Walk into a car dealership of virtually any brand and you will find price markups unheard of in almost any past era.
At Toyota, a new Prius Prime plug-in model, carrying a manufacturer’s suggested retail price (MSRP) in the low $30,000s, often sports an asking price these days about $10,000 higher, a markup of about 33%.
It is not alone. Nationally, markups more than 20% over MSRP are common. One high average markup percentage belongs to the non-luxury Jeep Wrangler, generally priced about $8,500 above MSRP, closely followed by the Porsche Macan at $14,200 over MSRP. Both represent dealer markups of about 25%.
In most cases, barring special sales that reduce the markup a bit, this means hugely higher dealer profits.
This is pure price gouging, based on the age-old law of supply and demand.
“As demand continues to exceed supply for popular vehicles, dealers are adding market adjustments generally ranging from $2,000 (for low-end gasoline-powered models) to $10,000,” reports the iseecars.com automotive research firm, whose fall survey included 1.9 million new car listings.
“Markups are highest for cars that hold their value best after they leave the dealerships.”
Translation: hybrids or electric vehicles.
In California’s biggest market area of Los Angeles, some of the highest markups belong to the Genesis GV70 luxury sport utility vehicle, generally priced slightly more than 25% over its MSRP.
The same Genesis model also tops markups in San Diego, where dealers commonly ask 27% above MSRP. In the San Francisco Bay area, the biggest markups belong to the Ford Maverick pickup, at 36% ($8,600) over MSRP. Both the Genesis and Maverick models offer hybrid engines as options.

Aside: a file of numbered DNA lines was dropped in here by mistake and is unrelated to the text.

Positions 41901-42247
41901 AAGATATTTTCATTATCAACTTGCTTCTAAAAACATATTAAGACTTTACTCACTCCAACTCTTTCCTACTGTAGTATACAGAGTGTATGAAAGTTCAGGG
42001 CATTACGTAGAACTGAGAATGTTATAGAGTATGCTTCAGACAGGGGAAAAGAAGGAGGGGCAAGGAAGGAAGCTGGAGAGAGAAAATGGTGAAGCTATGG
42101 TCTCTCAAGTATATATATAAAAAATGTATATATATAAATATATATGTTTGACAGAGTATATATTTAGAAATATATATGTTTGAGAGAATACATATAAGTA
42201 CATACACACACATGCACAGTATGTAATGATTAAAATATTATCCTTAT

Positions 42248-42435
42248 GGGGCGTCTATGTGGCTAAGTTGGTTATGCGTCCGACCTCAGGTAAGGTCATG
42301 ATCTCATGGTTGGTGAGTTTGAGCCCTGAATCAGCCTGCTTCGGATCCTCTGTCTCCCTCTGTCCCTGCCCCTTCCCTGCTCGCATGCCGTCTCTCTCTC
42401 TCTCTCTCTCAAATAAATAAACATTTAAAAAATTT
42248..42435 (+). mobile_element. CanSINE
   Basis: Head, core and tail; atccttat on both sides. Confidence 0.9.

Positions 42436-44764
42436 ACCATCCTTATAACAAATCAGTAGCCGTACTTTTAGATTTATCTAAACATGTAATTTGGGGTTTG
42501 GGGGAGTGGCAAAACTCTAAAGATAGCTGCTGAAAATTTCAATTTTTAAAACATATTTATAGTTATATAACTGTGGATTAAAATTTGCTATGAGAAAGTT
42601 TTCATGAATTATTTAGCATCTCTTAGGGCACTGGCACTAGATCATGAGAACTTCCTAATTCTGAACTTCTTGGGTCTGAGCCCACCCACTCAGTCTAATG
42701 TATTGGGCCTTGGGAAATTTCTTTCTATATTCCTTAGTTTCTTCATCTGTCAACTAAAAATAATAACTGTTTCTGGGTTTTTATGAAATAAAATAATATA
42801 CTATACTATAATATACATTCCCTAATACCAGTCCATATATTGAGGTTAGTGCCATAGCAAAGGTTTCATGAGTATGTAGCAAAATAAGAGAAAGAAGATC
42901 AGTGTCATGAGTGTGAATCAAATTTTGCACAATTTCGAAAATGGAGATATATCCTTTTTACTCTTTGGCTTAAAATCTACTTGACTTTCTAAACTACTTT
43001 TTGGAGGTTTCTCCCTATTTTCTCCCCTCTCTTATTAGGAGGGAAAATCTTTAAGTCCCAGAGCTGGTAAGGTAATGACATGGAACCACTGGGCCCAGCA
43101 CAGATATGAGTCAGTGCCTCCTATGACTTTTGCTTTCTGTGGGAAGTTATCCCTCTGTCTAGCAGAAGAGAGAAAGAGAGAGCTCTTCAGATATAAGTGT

The Maverick also tops all the markup averages around the nation, especially in the Philadelphia and Jacksonville areas.
The high-tech four-door Maverick, introduced in the 2022 model year, is especially popular as a hybrid, its success partly driven by today’s high gasoline prices.
Most dealers don’t deny taking advantage of low new-car inventories caused by supply chain shortages that often cause buyers to wait months before their car or truck of choice arrives.
Overall, new car sales in California were down 16% in the first nine months of this year.
But even as state legislators get set for a special session on gasoline price gouging by oil refiners, there’s not much they can do to prevent the unprecedented car price hikes.
This is trickling down to used cars, too. The iseecars.com study showed huge price increases from last year to this among many used car models, the leader being the Nissan Leaf electric car, which saw an average price increase of $6,501, or 48%, between June 2021 and June 2022.
The same for Chevrolet Camaros, whose used-car price rose 45% in one year, or $11,200. And the popular Dodge Ram 1500 rose 42% used, or about $12,000.
The reason for all this: New ones are hard to find.
The best deals, those with the smallest increases, included late-model Subaru Crosstreks, which increased $3,300, or 15%, in a year and the Mazda CX-3, up $3,100 or 18%.
Dealers say their markups are a way to maintain profits while overall auto sales are down.
“They have responded to market conditions by pricing cars above MSRP and making a higher profit on specific models to help offset restricted new car production,” analyst Karl Brauer told a reporter. “In this market, consumers are willing to pay well above sticker price.”
Which means the best bottom line strategy for car buyers seeking both new and used models may be to wait.
Current gasoline car owners can still find plenty of service stations for fuel. Cars built up to 15 years ago are more durable than previous versions, so waiting until conditions improve might pay off, even with gasoline at near record prices.
There’s no likelihood of a windfall profit tax on car dealers, even if one is imposed on oil companies. That leaves any penalties for price gouging car dealers strictly up to individual consumers.
Email Thomas Elias at [email protected].